A moment that will forever change my life happened two years ago during my sophomore year, I will never forget it, but I am also thankful that it happened because I have learned from my mistake and it has taught me a few valuable life lessons. Two years ago, I moved up to Eugene to live with my aunt and uncle for the year to experience a new life setting. I was thrilled to experience new things, meet new people, and learn new ways of living in a big city.
It was the first day of school at Willamette High school, I was filled with excitement to be attending a new school and meet different people, I had a goal that day to make a great first impression to start my year off. When lunch time came, I was going to have lunch with my cousin and his friends to get a start on meeting people. We found out that our ride was making its way down the street already, my cousin Artees, said to me to run and jump into the car. Without fully thinking about this, I made the decision to go for it.
Running to catch up to the car felt like forever, but I made it to the door that was open for me to jump in, I was able to get up inside the car and was almost fully in, I suddenly felt a tug on my backpack and started falling back out, not being able to catch myself, I fell out of the car landing underneath and have both legs ran over from the ankles down. I remember this happening very quickly and seeing nothing but the bright sun in my view. The pain I went through is indescribable, it felt as if you had your legs cut off and a burning sensation as if you were being burned.
I wasn’t unconscious but felt as if I was in another world, everything was happening very slow and I could hear people screaming around me and Artees above me saying he was sorry and if I was doing okay. All the voices I was hearing sounded like a whisper and as if everything was a blur. It seemed like I was lying in the middle of the road for hours and fell into a little sleep, I remember opening my eyes to people circled around me looking down at me with my cousin holding me, then came paramedics breaking the crowd. I was quickly in put in a neck brace, and strapped to a board.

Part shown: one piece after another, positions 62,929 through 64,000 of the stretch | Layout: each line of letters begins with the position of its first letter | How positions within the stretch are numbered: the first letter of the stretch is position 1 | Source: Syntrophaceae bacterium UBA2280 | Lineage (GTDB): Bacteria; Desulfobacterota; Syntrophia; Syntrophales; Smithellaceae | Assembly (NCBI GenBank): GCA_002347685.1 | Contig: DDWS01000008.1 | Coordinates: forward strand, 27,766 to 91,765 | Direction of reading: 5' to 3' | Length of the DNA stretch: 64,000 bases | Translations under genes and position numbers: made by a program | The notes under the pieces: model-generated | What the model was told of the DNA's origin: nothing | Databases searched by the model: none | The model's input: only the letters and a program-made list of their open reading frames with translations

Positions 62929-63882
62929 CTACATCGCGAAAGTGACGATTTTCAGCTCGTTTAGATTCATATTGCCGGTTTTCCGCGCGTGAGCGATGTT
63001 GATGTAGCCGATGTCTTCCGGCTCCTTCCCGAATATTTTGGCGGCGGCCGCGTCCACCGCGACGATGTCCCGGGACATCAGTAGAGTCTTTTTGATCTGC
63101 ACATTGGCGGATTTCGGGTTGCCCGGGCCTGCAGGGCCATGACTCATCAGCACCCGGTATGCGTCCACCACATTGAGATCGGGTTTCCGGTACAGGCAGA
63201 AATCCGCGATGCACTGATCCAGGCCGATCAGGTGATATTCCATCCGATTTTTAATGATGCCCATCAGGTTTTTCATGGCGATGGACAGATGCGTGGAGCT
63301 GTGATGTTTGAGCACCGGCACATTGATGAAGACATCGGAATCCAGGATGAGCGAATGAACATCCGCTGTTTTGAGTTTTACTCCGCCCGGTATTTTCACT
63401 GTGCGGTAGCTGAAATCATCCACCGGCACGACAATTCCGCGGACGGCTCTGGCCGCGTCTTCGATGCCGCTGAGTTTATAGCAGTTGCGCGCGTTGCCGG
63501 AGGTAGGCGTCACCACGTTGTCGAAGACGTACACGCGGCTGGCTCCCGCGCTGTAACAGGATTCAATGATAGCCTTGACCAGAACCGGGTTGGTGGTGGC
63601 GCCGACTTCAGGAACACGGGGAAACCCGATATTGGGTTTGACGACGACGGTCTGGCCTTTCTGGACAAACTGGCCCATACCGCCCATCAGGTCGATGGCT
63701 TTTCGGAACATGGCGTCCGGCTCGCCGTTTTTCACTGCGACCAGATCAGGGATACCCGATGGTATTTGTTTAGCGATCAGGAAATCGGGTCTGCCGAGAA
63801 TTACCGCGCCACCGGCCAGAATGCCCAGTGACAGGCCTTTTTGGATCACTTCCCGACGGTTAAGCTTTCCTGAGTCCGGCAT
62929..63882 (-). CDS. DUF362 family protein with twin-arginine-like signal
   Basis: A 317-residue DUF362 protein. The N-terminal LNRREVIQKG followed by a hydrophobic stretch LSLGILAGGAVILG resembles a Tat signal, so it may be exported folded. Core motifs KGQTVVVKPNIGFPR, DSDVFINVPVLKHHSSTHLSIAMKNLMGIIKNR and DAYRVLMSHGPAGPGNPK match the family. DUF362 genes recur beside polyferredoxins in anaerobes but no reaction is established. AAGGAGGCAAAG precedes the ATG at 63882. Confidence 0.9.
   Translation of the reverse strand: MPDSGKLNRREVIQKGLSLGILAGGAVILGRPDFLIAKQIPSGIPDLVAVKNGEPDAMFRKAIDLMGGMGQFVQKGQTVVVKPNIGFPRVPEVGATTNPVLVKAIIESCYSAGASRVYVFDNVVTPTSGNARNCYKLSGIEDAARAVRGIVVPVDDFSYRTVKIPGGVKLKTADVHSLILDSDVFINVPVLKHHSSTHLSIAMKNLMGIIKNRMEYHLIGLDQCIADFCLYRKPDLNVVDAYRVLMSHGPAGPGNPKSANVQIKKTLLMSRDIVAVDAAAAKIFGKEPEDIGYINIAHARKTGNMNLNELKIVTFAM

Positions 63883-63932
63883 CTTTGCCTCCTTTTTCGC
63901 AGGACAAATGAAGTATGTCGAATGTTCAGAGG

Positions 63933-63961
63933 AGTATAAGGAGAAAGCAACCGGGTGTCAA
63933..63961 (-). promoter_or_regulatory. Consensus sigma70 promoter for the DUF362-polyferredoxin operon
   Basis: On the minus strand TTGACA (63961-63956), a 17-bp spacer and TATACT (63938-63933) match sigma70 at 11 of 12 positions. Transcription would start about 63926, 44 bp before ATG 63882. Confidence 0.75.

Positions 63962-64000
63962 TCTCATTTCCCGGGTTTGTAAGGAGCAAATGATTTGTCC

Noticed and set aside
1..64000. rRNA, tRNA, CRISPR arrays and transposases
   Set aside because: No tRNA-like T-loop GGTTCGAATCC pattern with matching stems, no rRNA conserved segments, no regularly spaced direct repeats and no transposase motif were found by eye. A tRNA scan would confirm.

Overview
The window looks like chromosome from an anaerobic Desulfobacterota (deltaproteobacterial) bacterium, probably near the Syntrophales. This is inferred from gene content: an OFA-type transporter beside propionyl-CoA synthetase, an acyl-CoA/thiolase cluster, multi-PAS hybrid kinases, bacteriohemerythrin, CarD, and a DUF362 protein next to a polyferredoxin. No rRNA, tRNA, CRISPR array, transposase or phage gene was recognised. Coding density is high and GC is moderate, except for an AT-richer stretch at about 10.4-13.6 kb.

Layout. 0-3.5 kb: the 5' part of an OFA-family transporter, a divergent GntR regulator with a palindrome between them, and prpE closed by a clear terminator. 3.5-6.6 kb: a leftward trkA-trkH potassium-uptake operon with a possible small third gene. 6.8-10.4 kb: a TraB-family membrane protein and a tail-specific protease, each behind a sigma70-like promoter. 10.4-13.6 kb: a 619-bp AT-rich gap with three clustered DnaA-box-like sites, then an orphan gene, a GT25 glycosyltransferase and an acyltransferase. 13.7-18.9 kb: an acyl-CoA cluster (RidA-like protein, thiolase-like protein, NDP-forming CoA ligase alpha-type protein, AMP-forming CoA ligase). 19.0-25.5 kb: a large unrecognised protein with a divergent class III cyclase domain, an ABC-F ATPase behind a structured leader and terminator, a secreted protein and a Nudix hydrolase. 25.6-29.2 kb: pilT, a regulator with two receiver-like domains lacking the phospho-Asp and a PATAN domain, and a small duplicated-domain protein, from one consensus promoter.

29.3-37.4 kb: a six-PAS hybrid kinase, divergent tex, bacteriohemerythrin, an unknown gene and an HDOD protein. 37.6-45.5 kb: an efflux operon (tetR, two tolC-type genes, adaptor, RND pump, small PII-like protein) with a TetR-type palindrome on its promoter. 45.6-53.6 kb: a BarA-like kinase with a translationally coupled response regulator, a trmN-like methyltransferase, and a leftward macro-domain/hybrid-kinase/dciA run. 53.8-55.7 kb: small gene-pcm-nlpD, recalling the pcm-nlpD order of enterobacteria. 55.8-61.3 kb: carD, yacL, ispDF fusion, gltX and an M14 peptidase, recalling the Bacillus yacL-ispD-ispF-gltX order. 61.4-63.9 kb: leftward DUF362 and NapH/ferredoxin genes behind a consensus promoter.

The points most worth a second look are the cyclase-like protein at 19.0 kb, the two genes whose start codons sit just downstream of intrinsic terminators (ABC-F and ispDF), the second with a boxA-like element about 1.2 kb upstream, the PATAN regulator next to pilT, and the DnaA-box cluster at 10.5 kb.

I had my pants cut off while in the road to get to my legs, at the time I didn’t care at all how many people were watching me, but now it is weird to think how many hundreds of people saw me in my underwear. Quickly I was in the hospital was doctors all around me and my family devastated by my bed side. After many x-rays and CT scans, we discovered that I miraculously broke no bones, but fractured my ankles badly, crushed arteries and muscles, severe nerve damage and broke blood vessels that still two years later, have not grown back.
I spent a week back in Bend to recover, which was a struggle all in itself. I was bed ridden for seven days and to shower or use the bathroom, I had to be carried everywhere. When I attempted to walk on my own, shooting pain would soar my entire body and my ankles would make a cracking noise. After a week, I felt well enough to try and go back to school. I wore ankle braces day and night, and used crutches. As I expected, I got many stares daily and had people whisper when I was around.
I made it through with much support from my cousin. It has almost been three years now since my accident, and still I have pain in my ankles that have spread throughout my legs that I deal with daily. I am not able to stand for more than ten minutes and now have a disease called neuropathy that makes my entire leg either very cold or very hot, tingle, swell, and I am in sever pain daily. I also have nightmares and flashbacks about that day weekly, and have anxiety being in cars and walking on sidewalks.
I have been told by my orthopedic doctor that I am going to live with this for the rest of my life, so I have learned to deal with this better. What I have learned from my experience is to always think things through even if you think if you do something, it is going to impress someone, the result can be bad, leave you with injuries, or even be fatal. I am thankful everyday that this didn’t turn out worse, and I am still here today.